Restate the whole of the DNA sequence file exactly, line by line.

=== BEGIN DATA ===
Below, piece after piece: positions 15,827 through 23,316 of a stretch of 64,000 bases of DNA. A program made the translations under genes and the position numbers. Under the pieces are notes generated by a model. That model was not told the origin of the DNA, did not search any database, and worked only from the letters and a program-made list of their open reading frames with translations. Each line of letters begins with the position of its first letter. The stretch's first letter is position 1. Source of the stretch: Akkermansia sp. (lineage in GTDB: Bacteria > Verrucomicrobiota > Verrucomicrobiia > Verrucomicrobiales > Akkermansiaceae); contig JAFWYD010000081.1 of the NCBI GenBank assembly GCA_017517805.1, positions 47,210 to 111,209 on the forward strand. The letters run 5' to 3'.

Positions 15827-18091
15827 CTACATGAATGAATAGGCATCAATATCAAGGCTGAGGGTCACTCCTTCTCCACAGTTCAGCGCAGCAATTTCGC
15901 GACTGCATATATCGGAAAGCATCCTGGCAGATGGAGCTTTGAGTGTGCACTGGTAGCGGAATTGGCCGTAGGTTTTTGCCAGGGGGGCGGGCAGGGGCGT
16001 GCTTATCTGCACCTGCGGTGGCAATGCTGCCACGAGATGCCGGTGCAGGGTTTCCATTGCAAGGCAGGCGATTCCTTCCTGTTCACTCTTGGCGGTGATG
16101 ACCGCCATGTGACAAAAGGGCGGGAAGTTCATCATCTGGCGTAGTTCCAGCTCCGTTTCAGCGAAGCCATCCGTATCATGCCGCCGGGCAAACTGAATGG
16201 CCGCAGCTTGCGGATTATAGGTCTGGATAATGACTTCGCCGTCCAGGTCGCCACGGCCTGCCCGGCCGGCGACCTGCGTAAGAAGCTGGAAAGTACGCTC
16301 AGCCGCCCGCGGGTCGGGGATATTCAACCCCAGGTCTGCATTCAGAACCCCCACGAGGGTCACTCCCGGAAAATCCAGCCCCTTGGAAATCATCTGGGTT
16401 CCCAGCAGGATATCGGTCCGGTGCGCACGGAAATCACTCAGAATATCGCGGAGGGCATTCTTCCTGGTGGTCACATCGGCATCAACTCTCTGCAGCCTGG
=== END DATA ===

Below, piece after piece: positions 15,827 through 23,316 of a stretch of 64,000 bases of DNA. A program made the translations under genes and the position numbers. Under the pieces are notes generated by a model. That model was not told the origin of the DNA, did not search any database, and worked only from the letters and a program-made list of their open reading frames with translations. Each line of letters begins with the position of its first letter. The stretch's first letter is position 1. Source of the stretch: Akkermansia sp. (lineage in GTDB: Bacteria > Verrucomicrobiota > Verrucomicrobiia > Verrucomicrobiales > Akkermansiaceae); contig JAFWYD010000081.1 of the NCBI GenBank assembly GCA_017517805.1, positions 47,210 to 111,209 on the forward strand. The letters run 5' to 3'.

Positions 15827-18091
15827 CTACATGAATGAATAGGCATCAATATCAAGGCTGAGGGTCACTCCTTCTCCACAGTTCAGCGCAGCAATTTCGC
15901 GACTGCATATATCGGAAAGCATCCTGGCAGATGGAGCTTTGAGTGTGCACTGGTAGCGGAATTGGCCGTAGGTTTTTGCCAGGGGGGCGGGCAGGGGCGT
16001 GCTTATCTGCACCTGCGGTGGCAATGCTGCCACGAGATGCCGGTGCAGGGTTTCCATTGCAAGGCAGGCGATTCCTTCCTGTTCACTCTTGGCGGTGATG
16101 ACCGCCATGTGACAAAAGGGCGGGAAGTTCATCATCTGGCGTAGTTCCAGCTCCGTTTCAGCGAAGCCATCCGTATCATGCCGCCGGGCAAACTGAATGG
16201 CCGCAGCTTGCGGATTATAGGTCTGGATAATGACTTCGCCGTCCAGGTCGCCACGGCCTGCCCGGCCGGCGACCTGCGTAAGAAGCTGGAAAGTACGCTC
16301 AGCCGCCCGCGGGTCGGGGATATTCAACCCCAGGTCTGCATTCAGAACCCCCACGAGGGTCACTCCCGGAAAATCCAGCCCCTTGGAAATCATCTGGGTT
16401 CCCAGCAGGATATCGGTCCGGTGCGCACGGAAATCACTCAGAATATCGCGGAGGGCATTCTTCCTGGTGGTCACATCGGCATCAACTCTCTGCAGCCTGG